A jar of locally sourced hibiscus honey.

What does Houston taste like? Our food scene rightfully receives national attention for its diversity and creativity, but the correct answer isn’t Viet-Cajun crawfish, Ninfa’s fajitas, or freshly-shucked oysters straight out of the Gulf. Houston actually tastes like clover, Chinese tallow, fruit trees, and common garden herbs.

We don’t condone kneeling down and taking a hearty lick off a nearby empty lot to prove or disprove this statement; instead, pair local honey with local cheese. This makes for a simple, delicious way to not only add sweetness to an often salty staple, but also to showcase the unique terroir endemic to our region.

“Both honey and cheese share a very proud sense of terroir, which is the taste of a place. The environment they are grown in, the blossoms, the weather, the grass ... everything around them really molds the way they taste,” says Nicole Buergers, founder of Bee2Bee Honey Collective“With honey, it’s where the bees are foraging, and they bring that specific location and specific taste back to the hive.”

Such hyper-localization makes it a natural accompaniment to any cheese.

Houston Dairymaids owner Lindsey Schechter notes that the flavor of cheese—more accurately, the milk that eventually becomes cheese—depends on local flora just as much as honey.

Don't be afraid: Pair your cheese with local honey.

“When you talk about the terroir in cheese, you’re usually talking about raw milk cheese,” she says. "When you pasteurize, you lose a lot of the cultures in the milk that create unique flavors in the cheese that are unique to what is coming off of a particular farm."

Schechter says that when tasting cheese from local producers like the family farm Veldhuizen in Dublin, you're tasting the evolution of its pasture, from how the cows are moving about to how they're grazing and interacting with the land.

"You can see differences in the cheese depending on how much green grass the cows are eating," she says. "You’ll see will get a sort of deeper yellow color and you’ll taste differences in the flavors of the cheese.”

Schechter works closely with Buergers—who also takes on part-time duties at Houston Dairymaids—on organizing the shop’s honey and cheese tastings and tending to the two-box hive in the back. Buergers brings in honey collected from around Houston, which is then labeled to indicate which neighborhood it represents. The cheese shop also receives a harvest from Janice Schindler at Urban Honey in Bellaire.

Schechter says blue cheese is a natural pairing for honey, as the latter's sweetness nicely counteracts the cheese's saltiness. Another tip: Match the strength of the honey with a compatible cheese—as in, a lighter honey pairs with a lighter cheese.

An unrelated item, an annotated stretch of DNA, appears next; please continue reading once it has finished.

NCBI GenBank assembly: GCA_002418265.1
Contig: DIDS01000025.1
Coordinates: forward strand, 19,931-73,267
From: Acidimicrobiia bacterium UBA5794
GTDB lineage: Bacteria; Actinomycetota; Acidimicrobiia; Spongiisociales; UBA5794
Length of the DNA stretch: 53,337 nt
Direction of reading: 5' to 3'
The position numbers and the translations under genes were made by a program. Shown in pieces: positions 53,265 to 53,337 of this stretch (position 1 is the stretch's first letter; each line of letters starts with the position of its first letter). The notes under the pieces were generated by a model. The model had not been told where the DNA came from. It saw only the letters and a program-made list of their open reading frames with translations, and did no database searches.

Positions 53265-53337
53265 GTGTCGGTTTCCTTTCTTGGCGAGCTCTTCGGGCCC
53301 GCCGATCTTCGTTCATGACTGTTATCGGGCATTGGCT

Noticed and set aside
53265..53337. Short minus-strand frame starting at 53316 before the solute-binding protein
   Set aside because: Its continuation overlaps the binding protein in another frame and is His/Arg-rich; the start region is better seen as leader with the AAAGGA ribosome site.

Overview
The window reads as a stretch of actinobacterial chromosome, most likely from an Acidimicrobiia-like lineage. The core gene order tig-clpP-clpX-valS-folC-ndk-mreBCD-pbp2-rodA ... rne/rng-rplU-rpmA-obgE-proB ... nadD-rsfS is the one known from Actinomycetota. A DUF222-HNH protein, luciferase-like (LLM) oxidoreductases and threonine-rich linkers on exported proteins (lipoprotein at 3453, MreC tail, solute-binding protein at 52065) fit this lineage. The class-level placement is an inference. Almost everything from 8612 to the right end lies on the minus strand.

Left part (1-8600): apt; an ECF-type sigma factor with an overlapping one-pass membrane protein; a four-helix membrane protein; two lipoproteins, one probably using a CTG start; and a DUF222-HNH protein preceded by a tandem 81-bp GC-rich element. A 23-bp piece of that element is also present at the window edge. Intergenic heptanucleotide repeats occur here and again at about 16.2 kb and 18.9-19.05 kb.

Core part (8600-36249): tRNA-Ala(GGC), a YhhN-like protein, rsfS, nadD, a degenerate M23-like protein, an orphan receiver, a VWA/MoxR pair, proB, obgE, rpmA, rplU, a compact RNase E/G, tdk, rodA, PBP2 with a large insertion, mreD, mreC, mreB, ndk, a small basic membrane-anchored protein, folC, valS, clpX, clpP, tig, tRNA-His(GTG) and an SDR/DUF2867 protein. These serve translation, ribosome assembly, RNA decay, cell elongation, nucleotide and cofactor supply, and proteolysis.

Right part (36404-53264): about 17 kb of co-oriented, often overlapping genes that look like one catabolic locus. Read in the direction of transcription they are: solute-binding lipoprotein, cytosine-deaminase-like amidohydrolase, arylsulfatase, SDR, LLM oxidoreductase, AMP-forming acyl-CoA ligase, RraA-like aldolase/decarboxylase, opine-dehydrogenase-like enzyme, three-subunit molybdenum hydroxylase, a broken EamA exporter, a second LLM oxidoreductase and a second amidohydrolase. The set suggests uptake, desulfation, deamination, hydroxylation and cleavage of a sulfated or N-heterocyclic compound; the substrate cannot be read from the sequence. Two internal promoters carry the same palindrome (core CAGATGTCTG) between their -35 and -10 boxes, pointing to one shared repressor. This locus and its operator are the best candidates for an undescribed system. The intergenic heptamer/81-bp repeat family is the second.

Fortunately, finding the right local honey for your own palate is as easy as sampling what’s available. Bee2Bee, the Houston Natural Beekeeper’s Association, the Harris County Beeker’s Association, and the Houston Beekeeper’s Association are all fine resources. Purchase harvests from different neighborhoods during different seasons. Note the variations.

Buergers notes that Houston’s spring honeys “have the most nuance” because of the sheer number of plants in bloom at the time. During the winter, the texture and flavor becomes more “molasses-like.” Despite the diverse range of options available, home chefs needn’t fret about whether their new pot of honey will stand alone.

“We haven’t found (a honey) that doesn’t pair well. Cheese and honey are so complementary to each other; you can usually find the right cheese for any honey,” Schechter says.

As for accoutrements and presentation, she recommends adding roasted nuts—particularly hazelnuts—for more depth to cheeses with nuttier flavors and darker honeys. Another possibility revolves around highlighting terroir, for example a cheese, honey, fruit, vegetable, and/or nut all originating from the Gulf Coast.

Presenting local honey within its natural comb brings the sweetness along with a unique texture, for cheese plate enthusiasts looking to play with its candy-like properties.  

“That is the purest form of honey,” says Buergers, “I like the way it kind of melts on your tongue and explodes in your mouth. I really feel like honeycomb is the best way to experience honey.”

However, Buergers points out that the ultimate local honey and cheese pairing is “personal preference.” The fun comes from knowing the origin of these foodstuffs, then mixing and matching them to find the combinations that make your mouth sing.

And it's a lot more fun than dragging your tongue along a grassy median.

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